The series highlighted the need for deeper conversation and representation across the gender spectrum. And organizing events to transform journalism is one of the things News Voices does best.
Just after publishing the story, Observer journalists reached out to us to figure out how we could bring more community members into this conversation.
To do that, we brought on a variety of partners serving the TLGBQ+ community, including Atrium Health, Charlotte Pride, Connie J. Vetter Law, Essentials for Life Ministries, Freedom Center for Social Justice, PFLAG Charlotte, qnotes, Time Out Youth Center and Transcend Charlotte. The group worked together to craft a gathering that would meet the needs of both the newsroom and local communities.
And on Aug. 10, at the Unitarian Universalist Church of Charlotte, we did just that.
A group of about 40 people gathered. The room ranged across ages, races and community roles, but was comprised mostly of Transgender and gender-nonconforming people. There were also some parents and relatives of Queer and Transgender people, as well as journalists and community members outside of those identities — all looking to be in community with one another.
During our time together, we screened the mini-documentary #TeamPregnantDad and two of our partners shared stories about being older Transgender people who only began living as their whole selves later in life.
Observer Executive Editor Sherry Chisenhall shared her motivation for participating in this kind of conversation-oriented community engagement: “We can’t tell the story of our whole community if we’re not engaged with our community.”
Following the film and storytelling, everyone engaged in dialogue guided by these questions:
What stories need to be told in local news to better show the full gender spectrum in Charlotte?
What information do Transgender and gender-nonconforming people need to navigate Charlotte safely?
What information do cisgender people need to support and build power with Transgender and gender-nonconforming people?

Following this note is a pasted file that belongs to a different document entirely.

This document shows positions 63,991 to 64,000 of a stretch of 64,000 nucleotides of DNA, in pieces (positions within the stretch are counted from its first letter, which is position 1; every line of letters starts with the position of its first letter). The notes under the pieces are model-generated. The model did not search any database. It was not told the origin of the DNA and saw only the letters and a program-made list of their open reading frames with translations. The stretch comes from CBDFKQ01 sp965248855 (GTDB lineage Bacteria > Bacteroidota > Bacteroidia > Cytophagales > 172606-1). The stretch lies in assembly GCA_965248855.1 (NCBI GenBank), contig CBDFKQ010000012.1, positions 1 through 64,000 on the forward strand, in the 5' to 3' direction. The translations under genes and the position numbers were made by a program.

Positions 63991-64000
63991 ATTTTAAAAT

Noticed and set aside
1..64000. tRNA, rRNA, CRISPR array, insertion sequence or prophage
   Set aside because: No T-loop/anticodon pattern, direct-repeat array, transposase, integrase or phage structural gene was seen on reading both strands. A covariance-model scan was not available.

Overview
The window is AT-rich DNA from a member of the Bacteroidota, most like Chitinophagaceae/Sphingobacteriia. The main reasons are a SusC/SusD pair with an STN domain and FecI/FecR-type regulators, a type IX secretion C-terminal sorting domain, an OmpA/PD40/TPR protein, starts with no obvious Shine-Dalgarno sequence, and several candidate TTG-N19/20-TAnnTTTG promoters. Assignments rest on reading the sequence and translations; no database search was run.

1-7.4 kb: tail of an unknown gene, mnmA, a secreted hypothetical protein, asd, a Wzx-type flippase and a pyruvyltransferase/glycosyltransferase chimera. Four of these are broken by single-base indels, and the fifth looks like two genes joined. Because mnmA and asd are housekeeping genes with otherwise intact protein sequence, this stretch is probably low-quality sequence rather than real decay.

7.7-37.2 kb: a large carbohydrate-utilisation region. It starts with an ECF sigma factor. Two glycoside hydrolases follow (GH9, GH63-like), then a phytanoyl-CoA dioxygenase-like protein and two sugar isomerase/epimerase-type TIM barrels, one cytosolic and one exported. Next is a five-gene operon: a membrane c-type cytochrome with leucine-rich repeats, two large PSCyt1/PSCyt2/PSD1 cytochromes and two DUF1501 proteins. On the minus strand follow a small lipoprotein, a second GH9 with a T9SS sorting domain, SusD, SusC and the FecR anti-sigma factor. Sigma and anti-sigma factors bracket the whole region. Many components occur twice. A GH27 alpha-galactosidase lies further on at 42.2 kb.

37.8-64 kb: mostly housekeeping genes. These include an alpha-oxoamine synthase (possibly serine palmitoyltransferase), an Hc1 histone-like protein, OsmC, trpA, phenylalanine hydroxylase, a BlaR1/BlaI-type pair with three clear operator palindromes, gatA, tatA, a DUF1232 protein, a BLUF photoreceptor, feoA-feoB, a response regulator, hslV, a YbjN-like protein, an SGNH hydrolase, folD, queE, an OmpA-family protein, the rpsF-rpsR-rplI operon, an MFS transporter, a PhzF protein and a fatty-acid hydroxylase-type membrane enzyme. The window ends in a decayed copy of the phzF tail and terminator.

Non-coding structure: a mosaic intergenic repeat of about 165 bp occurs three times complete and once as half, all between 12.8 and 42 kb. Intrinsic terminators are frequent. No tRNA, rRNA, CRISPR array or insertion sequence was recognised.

Is there a rule, law or policy that’s made it harder for Transgender and gender-nonconforming people to live in Charlotte?
Are there places you know of other than Charlotte that are doing a better job creating space for Transgender and gender-nonconforming people? What are they doing differently?
Is there anything else you want from local news regarding gender?
Participants raised very specific actions newsrooms need to take:
Share pronouns for reporters as well as people they’re covering regardless of the person’s gender.
Trust the names that people’s chosen families and communities have for them, even if and when it differs from what appears in “official reports.”
Practice nuance when you talk about “women’s issues” to make sure you’re including women across the gender spectrum.
Offer resources or community-building spaces alongside stories.
In addition to lifting up those needs, people in the room shared that, overwhelmingly, they don’t just want stories of pain, crime and death when it comes to Transgender people. Transgender and gender-nonconforming people also need and want stories about inspiration, what Transgender people are doing outside of Transgender communities, and what creativity and resilience look like outside the gender binary.
Balancing between a variety of these things all at once will take journalism beyond a bare minimum of decency to a field that truly amplifies, uplifts and serves people across the gender spectrum.